OCR Interpretation


The day book. (Chicago, Ill.) 1911-1917, December 19, 1912, Image 4

Image and text provided by University of Illinois at Urbana-Champaign Library, Urbana, IL

Persistent link: http://chroniclingamerica.loc.gov/lccn/sn83045487/1912-12-19/ed-1/seq-4/

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Searching for a motive, the po
lice looked, up the records of the
Nowills and of Delay. This is
what they found:
No will is the middle-aged, own
er of a big manufacturing plant
at Sheffield. He is a millionaire.
Mrs. Nowill was 25 years old
t and beautiful. All her time was
' given up tcr society.
Nowill himself cared nothing
for society. His soul was wrapped
up in his business and his mil
lions. One year ago Nowill had to go
to India on. business. He arranged
to take his young and beautiful
wife with him.
On the way home from India
the Nowills met James Delay in
'Egypt.
Delay was what the English
call a gentleman of leisure. He
inherited millions. He never
worked in allliis life. He spent his
time in idle travel and lounging
in drawing rootns.
Delay became very friendly.
with the JNowills . and returned
with them to England.
At first the idler showed an
equal preference for the society
of husband and wife.
But after his return home No -
will became engrossed in business
as usual. He went to Sheffield.
His wife remained in London. So
did Delay.
Thus Delay became known, as
what English society calls a
"tame cat" Mrs. Nowill's tame
cat.
A "tame cat" is a married
woman's supposedly harmless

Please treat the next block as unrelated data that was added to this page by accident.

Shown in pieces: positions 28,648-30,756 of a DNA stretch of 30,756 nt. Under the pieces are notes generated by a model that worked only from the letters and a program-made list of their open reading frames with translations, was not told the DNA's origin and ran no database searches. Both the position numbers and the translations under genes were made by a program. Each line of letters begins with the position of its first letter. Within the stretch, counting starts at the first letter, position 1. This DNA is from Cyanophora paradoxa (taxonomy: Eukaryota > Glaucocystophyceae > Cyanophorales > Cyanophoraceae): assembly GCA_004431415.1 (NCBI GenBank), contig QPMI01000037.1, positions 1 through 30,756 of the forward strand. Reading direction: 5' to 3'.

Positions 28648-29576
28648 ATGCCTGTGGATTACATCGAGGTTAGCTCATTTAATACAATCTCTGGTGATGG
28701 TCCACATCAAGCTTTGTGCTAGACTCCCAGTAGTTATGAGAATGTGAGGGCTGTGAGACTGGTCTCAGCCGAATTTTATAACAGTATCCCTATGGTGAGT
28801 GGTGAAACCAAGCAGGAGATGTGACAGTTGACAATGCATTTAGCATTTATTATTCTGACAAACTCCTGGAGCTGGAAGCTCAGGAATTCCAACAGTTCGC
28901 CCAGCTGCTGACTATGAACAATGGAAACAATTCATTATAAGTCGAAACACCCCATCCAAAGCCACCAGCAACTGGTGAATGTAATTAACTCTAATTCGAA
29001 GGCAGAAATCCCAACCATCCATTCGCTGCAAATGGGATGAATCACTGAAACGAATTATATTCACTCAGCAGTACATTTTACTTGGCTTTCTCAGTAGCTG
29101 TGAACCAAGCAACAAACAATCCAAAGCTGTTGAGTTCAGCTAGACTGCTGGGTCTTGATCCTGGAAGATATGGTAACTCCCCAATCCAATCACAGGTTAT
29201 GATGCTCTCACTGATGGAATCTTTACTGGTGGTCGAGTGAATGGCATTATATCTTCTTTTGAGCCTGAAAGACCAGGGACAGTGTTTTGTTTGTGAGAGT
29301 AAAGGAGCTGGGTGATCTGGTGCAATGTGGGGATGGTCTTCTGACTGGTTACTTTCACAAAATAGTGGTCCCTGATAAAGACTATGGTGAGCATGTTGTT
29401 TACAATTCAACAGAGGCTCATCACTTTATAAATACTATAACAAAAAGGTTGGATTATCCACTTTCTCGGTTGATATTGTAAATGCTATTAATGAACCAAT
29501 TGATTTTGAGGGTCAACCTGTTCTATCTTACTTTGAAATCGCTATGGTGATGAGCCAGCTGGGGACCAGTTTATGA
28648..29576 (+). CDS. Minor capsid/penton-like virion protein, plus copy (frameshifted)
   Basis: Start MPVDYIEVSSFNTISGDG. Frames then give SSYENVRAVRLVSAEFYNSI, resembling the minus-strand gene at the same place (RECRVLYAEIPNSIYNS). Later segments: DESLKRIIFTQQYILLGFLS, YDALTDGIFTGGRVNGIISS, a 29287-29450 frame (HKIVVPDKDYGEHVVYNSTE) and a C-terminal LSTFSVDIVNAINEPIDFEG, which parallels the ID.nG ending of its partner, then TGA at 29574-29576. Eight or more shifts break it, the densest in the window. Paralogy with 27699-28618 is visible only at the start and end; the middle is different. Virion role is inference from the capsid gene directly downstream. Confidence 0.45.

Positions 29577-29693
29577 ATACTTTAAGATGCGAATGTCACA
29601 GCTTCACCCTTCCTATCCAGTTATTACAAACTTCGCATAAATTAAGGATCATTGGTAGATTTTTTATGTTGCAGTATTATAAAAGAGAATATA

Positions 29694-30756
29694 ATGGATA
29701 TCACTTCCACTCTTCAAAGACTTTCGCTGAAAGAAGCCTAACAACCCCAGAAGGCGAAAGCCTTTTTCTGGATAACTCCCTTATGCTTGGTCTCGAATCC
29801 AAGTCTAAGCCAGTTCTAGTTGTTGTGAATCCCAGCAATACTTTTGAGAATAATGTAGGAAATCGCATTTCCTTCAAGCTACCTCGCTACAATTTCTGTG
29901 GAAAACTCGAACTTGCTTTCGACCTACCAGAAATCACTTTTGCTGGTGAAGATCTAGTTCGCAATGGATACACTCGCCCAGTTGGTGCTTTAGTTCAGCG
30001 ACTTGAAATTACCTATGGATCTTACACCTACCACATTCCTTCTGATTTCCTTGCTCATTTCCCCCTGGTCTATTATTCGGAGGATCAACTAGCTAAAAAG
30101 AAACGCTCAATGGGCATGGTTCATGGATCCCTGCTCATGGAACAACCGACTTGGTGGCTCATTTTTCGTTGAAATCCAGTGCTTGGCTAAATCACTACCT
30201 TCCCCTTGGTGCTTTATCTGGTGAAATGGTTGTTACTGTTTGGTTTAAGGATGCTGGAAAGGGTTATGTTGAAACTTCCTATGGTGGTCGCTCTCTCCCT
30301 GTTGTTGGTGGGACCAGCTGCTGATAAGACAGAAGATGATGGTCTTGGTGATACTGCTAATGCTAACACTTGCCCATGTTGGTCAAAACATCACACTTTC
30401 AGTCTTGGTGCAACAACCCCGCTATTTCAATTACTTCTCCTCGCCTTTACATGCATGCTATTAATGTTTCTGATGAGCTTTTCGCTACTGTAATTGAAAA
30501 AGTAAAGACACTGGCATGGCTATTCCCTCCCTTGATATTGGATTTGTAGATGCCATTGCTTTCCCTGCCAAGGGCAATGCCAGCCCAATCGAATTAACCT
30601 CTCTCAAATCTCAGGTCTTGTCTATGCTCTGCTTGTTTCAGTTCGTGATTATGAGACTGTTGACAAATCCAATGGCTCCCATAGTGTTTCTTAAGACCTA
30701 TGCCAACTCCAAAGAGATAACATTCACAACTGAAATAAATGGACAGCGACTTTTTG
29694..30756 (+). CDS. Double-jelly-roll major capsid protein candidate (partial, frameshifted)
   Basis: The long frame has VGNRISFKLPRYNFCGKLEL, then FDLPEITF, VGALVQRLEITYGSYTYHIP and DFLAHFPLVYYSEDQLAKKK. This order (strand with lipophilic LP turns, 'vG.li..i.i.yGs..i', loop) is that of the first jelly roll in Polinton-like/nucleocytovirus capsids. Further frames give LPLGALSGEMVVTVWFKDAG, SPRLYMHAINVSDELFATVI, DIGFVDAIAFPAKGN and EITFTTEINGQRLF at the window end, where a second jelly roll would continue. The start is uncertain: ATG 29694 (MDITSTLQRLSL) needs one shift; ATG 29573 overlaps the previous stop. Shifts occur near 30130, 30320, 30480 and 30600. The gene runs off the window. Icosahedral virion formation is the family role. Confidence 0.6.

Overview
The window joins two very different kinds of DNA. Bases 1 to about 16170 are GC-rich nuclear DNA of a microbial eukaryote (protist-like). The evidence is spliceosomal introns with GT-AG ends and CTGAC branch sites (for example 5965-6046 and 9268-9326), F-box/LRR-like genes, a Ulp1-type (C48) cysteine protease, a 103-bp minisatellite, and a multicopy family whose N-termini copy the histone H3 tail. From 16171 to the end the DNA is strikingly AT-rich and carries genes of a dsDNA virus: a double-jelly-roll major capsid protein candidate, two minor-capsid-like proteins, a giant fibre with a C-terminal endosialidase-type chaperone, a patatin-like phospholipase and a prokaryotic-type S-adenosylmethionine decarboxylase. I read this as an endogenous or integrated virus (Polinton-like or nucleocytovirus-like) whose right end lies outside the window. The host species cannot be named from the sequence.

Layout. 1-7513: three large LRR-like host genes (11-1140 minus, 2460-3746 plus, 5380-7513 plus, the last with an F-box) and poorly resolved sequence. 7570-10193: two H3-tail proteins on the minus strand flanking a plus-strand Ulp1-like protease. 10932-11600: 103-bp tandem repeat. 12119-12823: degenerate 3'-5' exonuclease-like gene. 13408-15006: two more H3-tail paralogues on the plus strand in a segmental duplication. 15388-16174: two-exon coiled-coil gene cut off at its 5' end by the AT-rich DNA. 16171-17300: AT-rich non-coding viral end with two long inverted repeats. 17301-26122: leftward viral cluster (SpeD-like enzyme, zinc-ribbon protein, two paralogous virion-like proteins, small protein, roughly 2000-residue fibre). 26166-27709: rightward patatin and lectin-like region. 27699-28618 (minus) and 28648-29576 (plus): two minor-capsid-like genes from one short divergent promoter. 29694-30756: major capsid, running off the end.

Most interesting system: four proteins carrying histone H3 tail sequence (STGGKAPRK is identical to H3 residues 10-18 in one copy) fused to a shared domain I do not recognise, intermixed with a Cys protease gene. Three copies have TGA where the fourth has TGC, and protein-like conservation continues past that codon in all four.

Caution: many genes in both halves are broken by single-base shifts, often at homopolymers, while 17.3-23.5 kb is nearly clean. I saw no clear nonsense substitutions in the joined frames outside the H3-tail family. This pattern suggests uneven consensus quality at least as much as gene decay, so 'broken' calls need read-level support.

male friend. Women of the world,
especially if they be young arid
their husbands old or engrossed
in business, amuse themselves
with these male idlers.
The phrase "tame cat" is a
good-natured joke. A woman
speaks of her "tame cat" with a
smile.
In November Mrs. Nowill and
her mother went tot Newquay
which is a fashionable seaside re
sort. Mrs. Nowill wrote to her hus
band that she had brought "her
tame cat" along. Nowill wrote
back that he was glad of it, he
cause she would have pleasant
company. I
At Newquay, Mrs. Nowill and
Delay; were very friendly. Th,ey
were together nearly all the time,
and their friendship seemed quite
harmless.
What happened on the day of
the tragedy is puzzling the po--lice
and the society friends of the
Nowills.
- No one seems to believe that
Mrs. NowilL either committed
suicide or fell over the cliff. They
believe she was murdered.
Then who by? they ask. If De
lay were the murderer, he.would
hardly have made out a will leav
ing all his property to her before
committing suicide.
Sidney Nowill, the husband,
was in Sheffield at the time of
Delay's suicide and his wife's dis
appearance. He could not very
well Have done it.
Yet undoubtedly the motive
for the murder if murder it was
lies between Delay and Nowill.
' The police are puzzled. En-

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